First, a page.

Childlessness, Conflict, Peer pressure, The Tudors

It’s The Question Every Woman Asks Herself…

By Evan-Amos (Own work) [Public domain], via Wikimedia Commons
By Evan-Amos
…when she can’t get pregnant. Why her and not me?

There are expectant mothers everywhere you look. Believe me, I know. My first baby didn’t arrive until I’d been married for nearly ten years. It’s a painful subject, and one that splits opinion straight down the middle. Clare Rayner the agony aunt said most of her mail began with either the words; “I’m desperate for a baby”, or “I’m in trouble, and I don’t want to be.”

These two problems have been around for as long as there have been people to suffer from them. There was proof of this in Dr Suzannah Lipscomb’s recent TV documentary about the affair and later marriage of Henry VIII and Anne Boleyn.

As a young girl, Anne Boleyn was lady-in-waiting to Queen Claude of France. Claude married into the French royal family at the age of fourteen. Her next years were spent in an endless round of pregnancy and childbirth, and she died at the age of twenty-four. 

In contrast, Anne Boleyn turned out to be anything but a baby-machine. Miscarriages and still-births couldn’t satisfy King Henry VIII’s desire for a son. The unhappy couple must have asked themselves over and over again why a frail, joyless girl like Claude could have created a family so easily. Despite all their glamorous advantages in life, Henry and Anne never managed to produce the male heir England wanted. Anne was only survived by one child–a little girl, who eventually became Queen Elizabeth I. Henry never had a legitimate son until he married Jane Seymour. 

Those are the facts, but while watching the TV documentary I was struck by an idea for the perfect plot-twist for a novel. Who says television isn’t educational? When a man marries his mistress he creates a vacancy. When a high-flying woman marries the top man, she stirs up a conflict. With everyone asking when they’re going to start a family, the pressure can only increase…

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Conflict, Dystopia, fiction, S.F.Said

Reading and Writing About The Big Ideas…
Exciting Story by Tihamer Margitay

Memorable fiction contains great conflict. Real life is always so much better when the only dangers you face can be safely shut away between the covers of a book. For a lot of people, that’s not an option. When I was growing up, reading was my escape route. It kept me out of trouble (if I was quiet, there was a slim chance I’d be forgotten about) and it let me experience the whole world while staying safely hidden in a shed or greenhouse.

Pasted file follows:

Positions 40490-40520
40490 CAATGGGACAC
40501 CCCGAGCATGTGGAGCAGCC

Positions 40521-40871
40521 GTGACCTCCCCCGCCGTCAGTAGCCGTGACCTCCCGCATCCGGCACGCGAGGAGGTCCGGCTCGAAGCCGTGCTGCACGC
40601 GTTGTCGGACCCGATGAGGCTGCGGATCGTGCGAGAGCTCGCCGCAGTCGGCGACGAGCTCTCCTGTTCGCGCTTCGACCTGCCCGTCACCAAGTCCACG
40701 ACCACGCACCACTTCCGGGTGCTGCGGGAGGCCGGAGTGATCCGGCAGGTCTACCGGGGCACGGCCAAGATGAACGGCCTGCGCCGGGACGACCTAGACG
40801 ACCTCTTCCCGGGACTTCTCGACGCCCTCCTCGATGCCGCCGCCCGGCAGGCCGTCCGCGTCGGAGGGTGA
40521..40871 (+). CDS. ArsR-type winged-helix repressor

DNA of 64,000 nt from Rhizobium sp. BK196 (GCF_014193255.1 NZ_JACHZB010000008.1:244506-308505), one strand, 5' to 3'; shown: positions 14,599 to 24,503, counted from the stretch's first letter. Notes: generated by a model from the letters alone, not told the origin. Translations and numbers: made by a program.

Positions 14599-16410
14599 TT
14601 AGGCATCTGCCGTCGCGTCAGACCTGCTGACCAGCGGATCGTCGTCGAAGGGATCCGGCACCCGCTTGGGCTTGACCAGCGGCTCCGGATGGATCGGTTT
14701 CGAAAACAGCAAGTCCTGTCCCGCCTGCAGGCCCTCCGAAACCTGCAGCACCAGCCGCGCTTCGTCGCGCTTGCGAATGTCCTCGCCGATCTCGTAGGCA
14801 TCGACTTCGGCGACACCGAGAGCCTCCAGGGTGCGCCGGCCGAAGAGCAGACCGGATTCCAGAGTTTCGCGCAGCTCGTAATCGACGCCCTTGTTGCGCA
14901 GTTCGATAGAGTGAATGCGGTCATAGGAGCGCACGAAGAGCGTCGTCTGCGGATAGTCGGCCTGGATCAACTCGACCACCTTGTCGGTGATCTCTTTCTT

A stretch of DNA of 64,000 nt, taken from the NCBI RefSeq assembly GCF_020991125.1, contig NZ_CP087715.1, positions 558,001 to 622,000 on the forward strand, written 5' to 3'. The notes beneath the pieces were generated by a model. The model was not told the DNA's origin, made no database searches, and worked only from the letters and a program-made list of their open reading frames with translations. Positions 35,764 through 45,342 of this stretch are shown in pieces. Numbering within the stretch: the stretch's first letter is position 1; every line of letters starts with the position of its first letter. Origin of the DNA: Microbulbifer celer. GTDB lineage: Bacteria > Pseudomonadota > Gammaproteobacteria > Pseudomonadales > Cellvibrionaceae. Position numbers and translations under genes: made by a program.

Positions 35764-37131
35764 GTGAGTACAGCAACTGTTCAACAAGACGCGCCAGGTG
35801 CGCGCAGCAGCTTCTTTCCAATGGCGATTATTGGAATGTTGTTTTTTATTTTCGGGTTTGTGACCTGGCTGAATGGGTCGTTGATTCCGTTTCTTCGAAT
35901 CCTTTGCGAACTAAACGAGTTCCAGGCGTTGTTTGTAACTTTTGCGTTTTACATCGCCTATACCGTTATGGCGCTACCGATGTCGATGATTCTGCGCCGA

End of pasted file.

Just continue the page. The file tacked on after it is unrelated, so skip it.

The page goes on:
Isolationism, whether it’s a child in a corner or putting metaphorical wagons in a circle, is dangerous. This week, results from the European elections have shaken up a lot of old, established ideas. This might be a temporary kick against authority, or it might be the first signs of something more. Any individual, or any party who dehumanises “others”of a different nationality, colour, religion or culture is reaching out to dystopia. When politicians from the left, right and centre seem dead-set on sending us all to hell in a handcart, it’s up to writers to fight back. We might all look and sound differently from each other, but deep down, people are people the world over. We all have the same basic needs – food, water, shelter, dignity, and love. The global population keeps growing, but Planet Earth can’t. We’ve got to learn to get along together somehow. Writing books for children communicates big ideas like this to small people.

S.F. Said is a British author whose fiction for children highlights divisions in order to bridge them. His colourful ancestry and background helps him bring new perspectives on the puzzles everyone faces, whether they’re growing up, or grown. Where do we come from? What are we here for? How can we fit in, and who are we. really?  He says that as readers, we’re all citizens of the mind. This is why encouraging children to read as soon as they’re big enough to pick up a book is vital. Reading is, or should be, an inclusive universe, not an exclusive one.

You can listen to a talk S F Said gave as part of BBC Radio 4’s Four Thought here